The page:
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Press Conference by the Chief Cabinet Secretary

Wednesday, March 26, 2014 (PM)

Press Conference by the Chief Cabinet Secretary (Excerpt)

[Provisional Translation]


  • The Issues related to North Korea’s launch of missiles
  • The approval of a revised proposal for amending the national referendum act


REPORTER: I have a question regarding North Korea’s launch of missiles. In responding to the launch, the Japanese Government ended up not operating J-ALERT on this occasion. This matter was also raised during this morning’s press conference, and I believe you explained that you “did not consider there to be any need” for J-ALERT. Can you please explain in a little more detail why there was no need? Based on what grounds did you deem it was not necessary?   

CHIEF CABINET SECRETARY SUGA: To my knowledge, J-ALERT should be operated in situations such as when a missile flies in Japanese airspace or lands in Japanese territory.

REPORTER: Does that mean that to some extent, at the time these missiles were launched, the Japanese Government already had a preliminary understanding of the range, the type of missile, and other such matters?

CHIEF CABINET SECRETARY SUGA: As this matter concerns the response capacity of Japan, I would like to refrain from answering your question.

REPORTER: I have a related question regarding the impact of the launch on the Japan-North Korea talks. I believe you made it clear that the talks would not be called off during this morning’s press conference. However, in the past, when North Korea last fired a long-range missile in December 2012, it was the case that the talks were suspended. What exactly is the difference between the two policy decisions? Also, can you please explain in detail the process leading to the latest decision?

CHIEF CABINET SECRETARY SUGA: First of all, during the previous case, the Liberal Democratic Party (LDP) was not the party in power. As such, we do not know what circumstances led to that decision. Furthermore, I do not think it is necessarily appropriate to draw simple comparisons between the previous and current situations. Our decision this time is based on the Abe administration’s strong commitment to comprehensively resolve the outstanding issues of concern such as the abduction, nuclear, and missile issues. We chose to therefore hold talks and will squarely lodge a protest against these matters.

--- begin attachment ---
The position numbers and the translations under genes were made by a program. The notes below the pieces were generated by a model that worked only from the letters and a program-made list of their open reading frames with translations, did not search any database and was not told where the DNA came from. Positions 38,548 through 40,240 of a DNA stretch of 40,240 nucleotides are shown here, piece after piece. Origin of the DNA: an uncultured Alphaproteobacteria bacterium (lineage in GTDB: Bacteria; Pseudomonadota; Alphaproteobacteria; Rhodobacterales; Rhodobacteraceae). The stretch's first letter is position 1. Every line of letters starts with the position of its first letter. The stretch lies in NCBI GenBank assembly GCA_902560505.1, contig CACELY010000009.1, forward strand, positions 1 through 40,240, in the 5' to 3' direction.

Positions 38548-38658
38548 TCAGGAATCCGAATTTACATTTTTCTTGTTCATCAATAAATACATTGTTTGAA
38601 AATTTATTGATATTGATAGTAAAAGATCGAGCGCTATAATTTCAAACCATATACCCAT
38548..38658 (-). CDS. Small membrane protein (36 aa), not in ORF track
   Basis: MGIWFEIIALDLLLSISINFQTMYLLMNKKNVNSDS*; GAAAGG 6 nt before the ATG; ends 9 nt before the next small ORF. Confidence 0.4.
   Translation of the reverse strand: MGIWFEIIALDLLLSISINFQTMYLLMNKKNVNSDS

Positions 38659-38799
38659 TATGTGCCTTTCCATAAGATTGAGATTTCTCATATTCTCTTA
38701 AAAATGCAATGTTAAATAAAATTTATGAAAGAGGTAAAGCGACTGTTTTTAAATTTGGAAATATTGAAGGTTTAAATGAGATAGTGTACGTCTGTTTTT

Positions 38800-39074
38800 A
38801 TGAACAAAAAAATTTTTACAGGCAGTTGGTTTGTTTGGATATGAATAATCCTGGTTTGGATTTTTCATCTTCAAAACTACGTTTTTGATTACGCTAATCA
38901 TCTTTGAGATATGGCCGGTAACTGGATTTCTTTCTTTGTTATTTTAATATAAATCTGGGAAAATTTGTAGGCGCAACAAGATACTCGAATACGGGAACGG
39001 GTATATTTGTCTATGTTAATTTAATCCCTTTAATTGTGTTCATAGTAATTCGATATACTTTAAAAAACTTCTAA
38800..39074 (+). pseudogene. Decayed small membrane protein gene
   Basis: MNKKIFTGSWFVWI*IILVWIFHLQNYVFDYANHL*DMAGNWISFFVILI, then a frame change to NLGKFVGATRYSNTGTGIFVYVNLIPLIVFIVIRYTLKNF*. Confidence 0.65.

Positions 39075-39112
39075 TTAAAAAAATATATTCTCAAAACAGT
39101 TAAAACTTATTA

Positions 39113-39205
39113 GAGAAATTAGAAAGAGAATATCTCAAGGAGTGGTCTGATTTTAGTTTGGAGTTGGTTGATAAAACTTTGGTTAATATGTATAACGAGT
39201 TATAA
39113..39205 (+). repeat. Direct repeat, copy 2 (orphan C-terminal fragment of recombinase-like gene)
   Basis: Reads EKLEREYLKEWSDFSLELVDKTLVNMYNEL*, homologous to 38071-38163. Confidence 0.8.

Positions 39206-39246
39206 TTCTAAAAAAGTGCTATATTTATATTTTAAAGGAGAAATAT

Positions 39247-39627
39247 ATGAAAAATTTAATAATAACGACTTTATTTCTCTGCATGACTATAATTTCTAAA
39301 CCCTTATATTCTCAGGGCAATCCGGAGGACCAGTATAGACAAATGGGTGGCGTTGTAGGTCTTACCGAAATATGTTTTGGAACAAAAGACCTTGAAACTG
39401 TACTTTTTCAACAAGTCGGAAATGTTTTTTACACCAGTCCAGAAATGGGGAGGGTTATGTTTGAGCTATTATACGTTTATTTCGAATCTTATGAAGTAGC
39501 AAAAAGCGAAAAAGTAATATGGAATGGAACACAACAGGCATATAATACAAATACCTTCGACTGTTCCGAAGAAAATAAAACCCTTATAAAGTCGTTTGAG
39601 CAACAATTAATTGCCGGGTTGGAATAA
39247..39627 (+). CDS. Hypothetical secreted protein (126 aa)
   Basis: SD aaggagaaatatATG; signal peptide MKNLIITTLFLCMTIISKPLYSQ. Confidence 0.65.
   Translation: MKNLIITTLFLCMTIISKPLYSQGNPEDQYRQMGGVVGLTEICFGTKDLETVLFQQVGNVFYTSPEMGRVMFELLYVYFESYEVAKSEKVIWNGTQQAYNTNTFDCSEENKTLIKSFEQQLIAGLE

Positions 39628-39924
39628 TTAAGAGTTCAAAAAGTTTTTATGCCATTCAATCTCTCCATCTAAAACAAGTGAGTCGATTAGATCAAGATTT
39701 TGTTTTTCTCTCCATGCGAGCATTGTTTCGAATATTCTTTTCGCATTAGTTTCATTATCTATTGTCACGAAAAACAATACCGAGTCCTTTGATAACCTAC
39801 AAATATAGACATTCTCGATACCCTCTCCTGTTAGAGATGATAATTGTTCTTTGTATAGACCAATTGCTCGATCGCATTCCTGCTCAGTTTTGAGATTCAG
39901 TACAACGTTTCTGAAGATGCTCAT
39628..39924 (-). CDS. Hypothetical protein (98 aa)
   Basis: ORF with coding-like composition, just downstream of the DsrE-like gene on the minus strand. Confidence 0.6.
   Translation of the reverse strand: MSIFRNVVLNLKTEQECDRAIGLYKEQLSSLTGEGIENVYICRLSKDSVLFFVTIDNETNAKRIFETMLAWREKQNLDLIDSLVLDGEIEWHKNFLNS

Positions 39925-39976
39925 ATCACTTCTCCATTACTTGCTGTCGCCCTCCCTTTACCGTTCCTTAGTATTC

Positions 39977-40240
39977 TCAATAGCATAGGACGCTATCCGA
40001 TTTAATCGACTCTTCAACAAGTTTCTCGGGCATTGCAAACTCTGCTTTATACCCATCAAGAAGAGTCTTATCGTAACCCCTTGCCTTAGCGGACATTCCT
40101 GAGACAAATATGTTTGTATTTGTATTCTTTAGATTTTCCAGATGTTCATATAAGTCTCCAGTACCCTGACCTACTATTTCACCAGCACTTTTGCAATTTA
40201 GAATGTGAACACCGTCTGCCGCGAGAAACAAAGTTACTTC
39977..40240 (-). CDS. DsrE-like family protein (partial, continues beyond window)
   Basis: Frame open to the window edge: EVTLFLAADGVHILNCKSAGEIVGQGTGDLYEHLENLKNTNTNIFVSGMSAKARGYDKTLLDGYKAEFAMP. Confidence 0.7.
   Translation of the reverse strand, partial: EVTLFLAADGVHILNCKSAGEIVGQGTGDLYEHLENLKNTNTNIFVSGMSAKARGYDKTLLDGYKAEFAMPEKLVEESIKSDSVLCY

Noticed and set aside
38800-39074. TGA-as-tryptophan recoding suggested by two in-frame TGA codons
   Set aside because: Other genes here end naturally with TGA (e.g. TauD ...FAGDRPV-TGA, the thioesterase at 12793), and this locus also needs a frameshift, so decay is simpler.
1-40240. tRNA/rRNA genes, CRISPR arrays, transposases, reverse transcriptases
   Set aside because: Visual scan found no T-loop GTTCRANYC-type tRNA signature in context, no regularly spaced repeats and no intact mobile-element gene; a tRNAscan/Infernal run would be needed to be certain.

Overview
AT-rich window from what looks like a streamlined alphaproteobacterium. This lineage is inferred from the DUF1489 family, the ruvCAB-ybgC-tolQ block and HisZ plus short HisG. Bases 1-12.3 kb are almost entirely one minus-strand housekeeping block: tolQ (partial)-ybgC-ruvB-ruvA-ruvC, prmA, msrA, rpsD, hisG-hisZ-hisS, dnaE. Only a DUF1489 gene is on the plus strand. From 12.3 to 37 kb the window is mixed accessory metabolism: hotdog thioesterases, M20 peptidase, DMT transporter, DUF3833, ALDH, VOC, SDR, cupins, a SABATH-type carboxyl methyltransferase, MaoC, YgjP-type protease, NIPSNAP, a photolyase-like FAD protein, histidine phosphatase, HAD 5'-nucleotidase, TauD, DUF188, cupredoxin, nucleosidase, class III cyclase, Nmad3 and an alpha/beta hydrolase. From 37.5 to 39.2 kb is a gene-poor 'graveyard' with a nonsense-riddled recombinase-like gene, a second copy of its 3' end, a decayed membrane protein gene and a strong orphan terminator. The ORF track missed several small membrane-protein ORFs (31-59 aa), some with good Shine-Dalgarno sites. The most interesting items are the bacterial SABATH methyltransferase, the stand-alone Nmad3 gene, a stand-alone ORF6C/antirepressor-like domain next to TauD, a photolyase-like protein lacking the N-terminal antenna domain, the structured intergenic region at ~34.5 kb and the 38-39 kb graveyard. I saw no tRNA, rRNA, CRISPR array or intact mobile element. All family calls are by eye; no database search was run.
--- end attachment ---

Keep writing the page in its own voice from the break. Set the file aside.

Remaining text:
REPORTER: I would like to ask another question. I assume that in the previous case the Government suspended dialogue in order to apply a certain level of pressure on North Korea. First, what is your opinion of this decision? Secondly, do you foresee that by continuing dialogue, Japan can encourage North Korea to change its actions?

CHIEF CABINET SECRETARY SUGA: At the very least, I gather that North Korea understands the consequences of the previous decision.

REPORTER: How about your outlook for changes in North Korea’s actions? What developments do you hope to see from the upcoming talks on the 30th and 31st?

CHIEF CABINET SECRETARY SUGA: To be honest, I cannot say, as this is not a one-way process. At the very least, the Abe administration is committed to comprehensively dealing with the outstanding issues of concern such as the abduction, nuclear, and missile issues. Therefore, while Japan already lodged a protest against the latest launch, Japan will also lodge a clear protest during the upcoming talks. 

REPORTER: I have a related question. During this morning’s press conference, you expressed your view that the recent missile launch violates the Japan-DPRK Pyongyang Declaration and relevant United Nations Security Council resolutions. Nevertheless, you are still going ahead with the Japan-North Korea talks. Do you not think there is a risk that the international community may incorrectly interpret this? They may think that Japan condoned or is de facto tolerating North Korea’s missile launch.

CHIEF CABINET SECRETARY SUGA: I do not believe that is the case. We are deciding everything in coordination with the relevant countries.


REPORTER: This morning, the LDP’s Headquarters for the Promotion of Revision to the Constitution approved a revised proposal for amending the national referendum act. This proposal sets out the procedures for revising the Constitution. Assuming that the party procedures are completed quickly, there is a higher chance now that the bill to revise the national referendum act will be passed during the current session of the Diet. Can you please share your comments?  

CHIEF CABINET SECRETARY SUGA: First of all, the LDP presented our vision of a Constitution that is suitable for the 21st century in the form of a draft revision of the Constitution. Through our election campaigns, we widely called for a revision of the Constitution among the public. In this sense, it is important to resolve the three very tasks that remain in relation to the national referendum system, which constitutes the foundation for the revision of the Constitution. Once that is done, we must make thorough and steady efforts to revise the Constitution, while deepening national debate on the subject and bearing in mind the reviews of the Commissions on the Constitution of the House of Representatives and House of Councillors. In this sense, I welcome the fact that a revised draft was agreed upon between the ruling and opposition parties, and that the bill is now ready for submission to the Diet.  



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